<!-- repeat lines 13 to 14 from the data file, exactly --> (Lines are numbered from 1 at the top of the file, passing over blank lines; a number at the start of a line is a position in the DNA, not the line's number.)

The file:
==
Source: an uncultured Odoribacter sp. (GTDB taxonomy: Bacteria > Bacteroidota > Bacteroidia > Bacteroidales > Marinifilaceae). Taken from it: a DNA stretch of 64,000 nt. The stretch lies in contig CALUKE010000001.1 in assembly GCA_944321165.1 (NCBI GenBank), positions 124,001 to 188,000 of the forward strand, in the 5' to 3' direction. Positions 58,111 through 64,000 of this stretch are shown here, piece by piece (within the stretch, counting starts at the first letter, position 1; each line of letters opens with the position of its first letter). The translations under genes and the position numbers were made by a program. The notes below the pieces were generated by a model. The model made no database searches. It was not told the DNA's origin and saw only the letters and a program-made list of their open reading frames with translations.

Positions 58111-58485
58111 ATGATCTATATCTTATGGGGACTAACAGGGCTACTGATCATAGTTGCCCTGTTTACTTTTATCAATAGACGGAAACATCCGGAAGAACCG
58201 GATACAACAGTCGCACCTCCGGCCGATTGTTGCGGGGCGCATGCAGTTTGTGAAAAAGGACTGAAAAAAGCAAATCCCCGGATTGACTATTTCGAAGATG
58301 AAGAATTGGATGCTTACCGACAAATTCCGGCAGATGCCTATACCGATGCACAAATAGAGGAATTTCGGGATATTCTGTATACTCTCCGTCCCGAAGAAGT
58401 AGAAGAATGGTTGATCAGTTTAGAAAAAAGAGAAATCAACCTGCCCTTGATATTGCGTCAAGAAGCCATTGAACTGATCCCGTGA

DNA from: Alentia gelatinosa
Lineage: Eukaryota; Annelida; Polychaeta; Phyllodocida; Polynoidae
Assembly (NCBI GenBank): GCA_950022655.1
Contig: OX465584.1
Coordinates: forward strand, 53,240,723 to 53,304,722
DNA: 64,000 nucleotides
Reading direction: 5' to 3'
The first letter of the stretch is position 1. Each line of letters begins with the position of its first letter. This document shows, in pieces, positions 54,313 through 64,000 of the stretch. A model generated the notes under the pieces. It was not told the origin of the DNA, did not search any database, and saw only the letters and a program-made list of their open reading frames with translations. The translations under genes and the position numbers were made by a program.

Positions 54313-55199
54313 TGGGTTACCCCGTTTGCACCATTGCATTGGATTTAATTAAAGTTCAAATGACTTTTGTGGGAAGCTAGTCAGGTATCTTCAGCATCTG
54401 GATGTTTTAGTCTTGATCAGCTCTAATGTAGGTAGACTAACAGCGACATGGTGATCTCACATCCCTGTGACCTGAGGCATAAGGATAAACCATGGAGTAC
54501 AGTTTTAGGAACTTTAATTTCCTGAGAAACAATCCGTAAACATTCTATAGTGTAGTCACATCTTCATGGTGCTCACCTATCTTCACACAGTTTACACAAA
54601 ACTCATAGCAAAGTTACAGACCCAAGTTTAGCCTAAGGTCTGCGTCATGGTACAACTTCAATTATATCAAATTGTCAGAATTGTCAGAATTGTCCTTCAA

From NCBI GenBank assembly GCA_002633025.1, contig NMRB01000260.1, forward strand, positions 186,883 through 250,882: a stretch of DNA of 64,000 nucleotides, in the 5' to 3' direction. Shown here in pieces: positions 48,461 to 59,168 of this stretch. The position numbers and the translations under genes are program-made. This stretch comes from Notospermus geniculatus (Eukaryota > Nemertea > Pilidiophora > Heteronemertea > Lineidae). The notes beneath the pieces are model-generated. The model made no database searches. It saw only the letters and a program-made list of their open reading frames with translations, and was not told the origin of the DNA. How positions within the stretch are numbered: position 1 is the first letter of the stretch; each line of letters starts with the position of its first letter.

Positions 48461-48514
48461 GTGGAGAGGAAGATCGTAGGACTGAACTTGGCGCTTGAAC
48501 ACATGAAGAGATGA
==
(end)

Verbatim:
Reading direction: 5' to 3'
The first letter of the stretch is position 1. Each line of letters begins with the position of its first letter. This document shows, in pieces, positions 54,313 through 64,000 of the stretch. A model generated the notes under the pieces. It was not told the origin of the DNA, did not search any database, and saw only the letters and a program-made list of their open reading frames with translations. The translations under genes and the position numbers were made by a program.